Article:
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No easy fix: Mayor Gondek said we need to try, and fail, to find Calgary Transit safety solution

There’s no quick fix to what ails Calgary Transit safety, the mayor said, but the city can’t be afraid to fail in examining different solutions.

Transit safety continues to be a problem in Calgary, particularly along the LRT lines. Two recently reported incidents – one at the SAIT LRT station in late April and another this past week where a man was assaulted in what police called an unprovoked attack, underscore the concern.

A litany of problems has plagued transit throughout the pandemic (2021). Low ridership has left the lines susceptible to social disorder, particularly around LRT stations. Earlier this year, several stations had to be closed because people began congregating in these areas.

In late February, Ward 1 Coun. Sonya Sharp said improving safety on Calgary Transit was an urgent issue.

Transit wants ridership up to between 60 and 75 per cent of pre-pandemic levels. The most recent report shows it’s at 54 per cent and it’s nearly halfway through the year. Riders are posting to social media their experiences and concerns about riding.

Meanwhile, Calgary Transit is having trouble hiring operators to push service levels up and increase ridership.

No simple solution, says Mayor

In the LWC exclusive monthly Mayor and Me podcast, Calgary Mayor Jyoti Gondek said Calgarians must appreciate there isn’t an easy solution.

“The times that we’re in are not simple. And the problems that we’re facing are wicked and multifaceted,” she said.

More and better communication is needed among the 22 partner organizations, Mayor Gondek said.

“We’re not historically very good at speaking to each other and coming up with common solutions,” she said.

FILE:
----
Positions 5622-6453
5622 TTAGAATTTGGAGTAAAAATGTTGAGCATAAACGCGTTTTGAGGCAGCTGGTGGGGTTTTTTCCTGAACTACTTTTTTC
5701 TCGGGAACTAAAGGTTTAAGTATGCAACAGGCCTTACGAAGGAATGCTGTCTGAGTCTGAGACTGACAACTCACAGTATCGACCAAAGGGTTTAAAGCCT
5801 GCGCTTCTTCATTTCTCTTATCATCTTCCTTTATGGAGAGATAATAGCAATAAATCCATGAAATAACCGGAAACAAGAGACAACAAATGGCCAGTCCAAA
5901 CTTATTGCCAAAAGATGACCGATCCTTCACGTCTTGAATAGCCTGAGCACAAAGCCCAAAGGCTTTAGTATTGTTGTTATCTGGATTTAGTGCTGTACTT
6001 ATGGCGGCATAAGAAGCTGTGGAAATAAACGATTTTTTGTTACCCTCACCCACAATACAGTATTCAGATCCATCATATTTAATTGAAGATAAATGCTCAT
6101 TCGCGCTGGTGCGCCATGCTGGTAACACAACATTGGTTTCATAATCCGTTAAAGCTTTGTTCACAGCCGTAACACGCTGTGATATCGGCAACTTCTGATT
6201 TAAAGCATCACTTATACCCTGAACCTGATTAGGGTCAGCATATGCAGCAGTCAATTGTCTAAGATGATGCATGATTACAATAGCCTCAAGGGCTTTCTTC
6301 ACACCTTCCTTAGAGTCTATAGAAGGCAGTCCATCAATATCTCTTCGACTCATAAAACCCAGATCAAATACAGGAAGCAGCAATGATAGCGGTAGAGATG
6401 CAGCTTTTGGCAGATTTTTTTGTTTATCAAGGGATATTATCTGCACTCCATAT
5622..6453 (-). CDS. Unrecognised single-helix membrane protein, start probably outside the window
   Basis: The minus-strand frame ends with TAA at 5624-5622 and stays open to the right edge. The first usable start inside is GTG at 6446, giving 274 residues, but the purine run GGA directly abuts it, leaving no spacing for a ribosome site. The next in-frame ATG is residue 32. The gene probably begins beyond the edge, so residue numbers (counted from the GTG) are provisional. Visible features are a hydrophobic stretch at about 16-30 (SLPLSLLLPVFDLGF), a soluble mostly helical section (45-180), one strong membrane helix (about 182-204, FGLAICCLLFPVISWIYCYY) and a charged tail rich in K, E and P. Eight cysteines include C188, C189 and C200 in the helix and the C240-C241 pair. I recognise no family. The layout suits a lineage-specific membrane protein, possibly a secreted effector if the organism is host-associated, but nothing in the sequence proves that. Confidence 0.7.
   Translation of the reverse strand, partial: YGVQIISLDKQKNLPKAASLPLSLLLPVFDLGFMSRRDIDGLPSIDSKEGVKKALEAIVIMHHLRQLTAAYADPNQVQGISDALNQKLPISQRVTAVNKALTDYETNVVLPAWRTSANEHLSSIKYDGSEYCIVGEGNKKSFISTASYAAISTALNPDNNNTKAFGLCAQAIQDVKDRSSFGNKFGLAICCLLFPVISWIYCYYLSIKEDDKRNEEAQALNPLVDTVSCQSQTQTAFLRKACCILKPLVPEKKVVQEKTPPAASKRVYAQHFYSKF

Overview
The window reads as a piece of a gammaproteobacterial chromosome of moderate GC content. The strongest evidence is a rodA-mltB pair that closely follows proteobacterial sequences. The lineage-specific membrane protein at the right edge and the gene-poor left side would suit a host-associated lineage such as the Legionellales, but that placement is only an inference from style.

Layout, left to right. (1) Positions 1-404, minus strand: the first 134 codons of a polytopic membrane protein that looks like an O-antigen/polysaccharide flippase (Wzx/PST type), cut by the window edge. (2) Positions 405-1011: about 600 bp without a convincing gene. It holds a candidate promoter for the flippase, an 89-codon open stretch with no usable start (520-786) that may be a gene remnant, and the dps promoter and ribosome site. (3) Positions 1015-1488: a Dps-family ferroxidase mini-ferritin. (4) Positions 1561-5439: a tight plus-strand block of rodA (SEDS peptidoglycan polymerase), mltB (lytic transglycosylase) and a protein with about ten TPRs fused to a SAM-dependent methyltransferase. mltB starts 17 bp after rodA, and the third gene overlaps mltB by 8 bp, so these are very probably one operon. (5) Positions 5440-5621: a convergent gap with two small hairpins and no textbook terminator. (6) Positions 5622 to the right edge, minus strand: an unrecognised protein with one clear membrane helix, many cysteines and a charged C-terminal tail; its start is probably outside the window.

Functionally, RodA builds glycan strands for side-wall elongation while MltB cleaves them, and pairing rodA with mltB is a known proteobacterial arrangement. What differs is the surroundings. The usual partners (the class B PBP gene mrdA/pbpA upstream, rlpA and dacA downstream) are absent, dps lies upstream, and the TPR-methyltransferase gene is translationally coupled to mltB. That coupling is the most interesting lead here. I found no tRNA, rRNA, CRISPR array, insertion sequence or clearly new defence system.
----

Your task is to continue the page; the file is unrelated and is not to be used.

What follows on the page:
“That’s where we need to be a convener as a city.”

One thing their partners have discovered is that people congregating at transit locations aren’t doing so for shelter, according to the mayor. They say people are gathering for a sense of community.

“They’re coming together to feel that they’re connected to other people. And so, if we’re not providing the spaces where people can do that, they’re going to go to places like transit stops.”

There is a criminal element, however. Mayor Gondek acknowledged established-area councillor concerns on this.

She said bylaw, social agencies and the Calgary police are meeting weekly to find solutions.

Closed system for transit?

Coun. Dan McLean had suggested in early February that transit be converted into a closed system, with turnstiles allowing only paying customers on platforms.

“Firstly, it removes a lot of the crime, which is in and around the CTrain stations almost always,” he said at that time.

“And secondly, you reduce all the fare skippers so that there’s your revenue. So again, solves both problems.”

Administration said it would be a $400 million undertaking.

Mayor Gondek said both Coun. McLean and Sharp have asked tough questions around transit safety. The mayor mentioned Coun. McLean suggesting the closed transit system.

“What did we sacrifice when we tried to make transit accessible for everyone,” the mayor said on those questions.

“With our free fares on downtown, which is a beautiful thing, and our desire to make transit as accessible for everybody as possible, did we look at turnstiles, and maybe now is the time to look at turnstiles as our city has grown up?

“Those are the types of questions we need to be posing.”

Enforcing their way out

A transit peace officer walks along the platform at 7 Street SW station in Calgary on Thursday, April 9, 2020. LIVEWIRE CALGARY FILE PHOTO

At the last Community Development meeting, Ward 11 Coun. Kourtney Penner answered media questions on transit safety afterward.

“The challenges we’re seeing with unhoused individuals, the challenges we’re seeing around addictions and mental health, we cannot enforce our way into that issue,” Penner said after the April 29 meeting.

“And it is not a criminal behaviour to be an addict. It’s not criminal to be unhoused.”

We asked the mayor if the social disorder aspect isn’t something that can be mitigated swiftly, is enforcement the only option?

“That’s definitely something we need to look at,” the mayor said.

She added that the face of enforcement doesn’t always look the same.

“We have to look at what the outcome is that we want. If we want it to be a safer environment for all riders, let’s understand what that looks like,” the mayor said.

More peace officers have been hired. There’s been an ongoing partnership with the Calgary Police Service, they’ve paid for more LRT duty from CPS, she said.

The city has to look at what’s working and what’s not working.

“A lot of times, we’ll put solutions in place and not examine whether they worked or not,” the mayor said.

“We don’t unpack why they didn’t work. And so once again, I think this goes back to trying new things to see if they’re going to be effective, and not being afraid to fail, because there’s no easy answer to any of this.”